The Atlantic hurricane season began June 1. But disaster season could be anytime in the Lowcountry, as the historic October floods showed.
Area emergency management officials and community leaders took the time in late May to remind residents to prepare as though disaster is a certainty. The only uncertainty, they say, is exactly when it will strike.
Although the Lowcountry’s last devastating hurricane — Hugo — hit in 1989, the region has endured numerous high-wind events since. It is also prone to tornadoes, flooding, ice storms and earthquakes, any of which can and have destroyed roads and bridges, leaving communities isolated and without basic services for days.
The National Oceanic and Atmospheric Administration’s Climate Prediction Center forecasts a near-normal number of named storms and hurricanes during the 2016 Atlantic hurricane season, which ends Nov. 30.
NOAA’s predictions come with a wide margin for error. Hurricane Hugo, which delivered between $8 billion and $10 billion worth of destruction in 1989, rumbled through the Lowcountry during a “normal” hurricane season.
Officials have developed plans for how individual families and businesses can prepare for storms, ride them out and recover. This is important, they say, because residents will be on their own in the immediate aftermath of a disaster.
“We need 72 to 96 hours because it’s going to take that long for local government to restore essential services,” said Mario Formisano, director of Dorchester County’s Emergency Management Department.
Because 200,000 more people live in the region now than were here in 1989, at least 30% of the population has not experienced widespread destruction. So leaders urged residents to take precautions seriously.
Charleston County produced a hurricane guide that includes maps of evacuation zones, lists of evacuation routes and emergency supplies, and preparation instructions.
Cathy Haynes, chief of operations at the Charleston County Emergency Management Department, said residents can download an app with much of the same information and can visit the county website to sign up for alerts delivered by email, text and voice.
Like in Dorchester County, Charleston County officials also recommend all residents develop a plan for the first three to five days after a storm, when there may be no power, no access to or egress from neighborhoods, and no access to food or clean water.
The Charleston County hurricane guide suggests making a communications plan for contacting family members, protecting buildings from damage, ensuring that flood insurance is up to date and assembling an emergency supply kit. Plans for family members who have special medical needs should be addressed, as should pets.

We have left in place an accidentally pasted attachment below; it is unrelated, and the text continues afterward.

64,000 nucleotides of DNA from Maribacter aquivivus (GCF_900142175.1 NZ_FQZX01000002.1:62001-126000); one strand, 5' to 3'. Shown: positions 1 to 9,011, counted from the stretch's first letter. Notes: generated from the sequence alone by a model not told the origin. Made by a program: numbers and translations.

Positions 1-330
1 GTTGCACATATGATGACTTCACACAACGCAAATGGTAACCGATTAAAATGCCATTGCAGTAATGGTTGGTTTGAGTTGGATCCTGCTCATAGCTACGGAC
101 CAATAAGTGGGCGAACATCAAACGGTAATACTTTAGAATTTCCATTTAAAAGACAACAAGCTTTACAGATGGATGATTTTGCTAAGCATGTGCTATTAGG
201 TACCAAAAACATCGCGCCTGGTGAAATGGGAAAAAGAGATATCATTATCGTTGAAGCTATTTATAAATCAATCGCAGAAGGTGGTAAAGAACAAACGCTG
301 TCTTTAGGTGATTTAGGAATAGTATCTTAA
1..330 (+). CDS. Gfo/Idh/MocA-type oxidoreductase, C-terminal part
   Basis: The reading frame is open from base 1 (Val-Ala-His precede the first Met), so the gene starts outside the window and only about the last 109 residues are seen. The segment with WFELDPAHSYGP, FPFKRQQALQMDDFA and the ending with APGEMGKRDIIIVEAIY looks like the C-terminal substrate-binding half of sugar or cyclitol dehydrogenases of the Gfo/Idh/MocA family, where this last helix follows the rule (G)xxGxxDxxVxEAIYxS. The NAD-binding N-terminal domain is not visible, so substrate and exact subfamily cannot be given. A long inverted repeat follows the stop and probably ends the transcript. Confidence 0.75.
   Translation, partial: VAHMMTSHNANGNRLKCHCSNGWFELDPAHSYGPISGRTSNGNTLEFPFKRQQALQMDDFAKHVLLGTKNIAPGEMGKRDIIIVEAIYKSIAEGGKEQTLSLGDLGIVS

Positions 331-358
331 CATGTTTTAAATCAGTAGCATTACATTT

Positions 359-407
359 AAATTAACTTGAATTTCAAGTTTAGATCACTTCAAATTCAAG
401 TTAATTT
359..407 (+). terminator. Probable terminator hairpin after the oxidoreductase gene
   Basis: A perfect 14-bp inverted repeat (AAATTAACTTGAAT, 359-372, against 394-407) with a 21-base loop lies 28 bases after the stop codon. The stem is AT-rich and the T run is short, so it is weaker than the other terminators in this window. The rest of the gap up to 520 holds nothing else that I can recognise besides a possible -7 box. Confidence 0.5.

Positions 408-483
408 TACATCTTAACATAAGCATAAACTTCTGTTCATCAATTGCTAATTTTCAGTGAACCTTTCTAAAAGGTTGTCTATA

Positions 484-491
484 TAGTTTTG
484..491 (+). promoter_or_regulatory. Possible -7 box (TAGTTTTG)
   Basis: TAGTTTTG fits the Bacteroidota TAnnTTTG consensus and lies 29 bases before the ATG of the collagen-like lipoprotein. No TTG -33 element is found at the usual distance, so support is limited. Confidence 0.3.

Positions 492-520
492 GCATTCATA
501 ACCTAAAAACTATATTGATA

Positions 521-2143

Among the items that could easily be overlooked are a manual can opener, utensils, toilet paper and bleach, the latter of which can be used to purify water.
Business owners should develop continuity plans so that their companies can continue essential-mission functions at alternative locations, if necessary, Formisano said.
Businesses need to consider four key questions to ensure continuity after disasters, according to Scott Cave, principal at Atlantic Business Continuity Services and a certified business continuity professional:
- Does the disaster plan cover every kind of disaster, or just hurricanes?
- Does the disaster plan focus as much on recovery as on preparation?
- When was the disaster plan last updated?
- When was the last time staff members were trained and the disaster plan was practiced?
“The actual event shouldn’t be the first time you crack the binding on the plan,” Cave said.
Larger companies are generally better prepared than small companies, which are more focused on day-to-day operations, he said, adding that it generally takes businesses three to six months to create a plan and train employees.
Once a disaster occurs, recovery authorities said they need residents’ cooperation. Those who break the rules during these events put their own lives and the lives of rescuers in danger, said Tom Smith, director of Emergency Preparedness for Berkeley County.
During the October floods, he said, some people moved barricades blocking flooded streets and drove themselves off the road. Personnel had to abandon recovery work to rescue them.
“If we tell you to leave, it’s not because we don’t like you,” Berkeley County Supervisor Bill Peagler said. “It’s because we care about you.”
When Dorchester County emergency management officials urged 45 residents in one community to evacuate during the floods, all but two remained in their homes, said Dorchester County Council Chairman David Chinnis.
Rather than order anyone out, county staff went door-to-door asking residents to provide county officials with information about their next of kin. That strategy worked, he said, and will be used again in the future.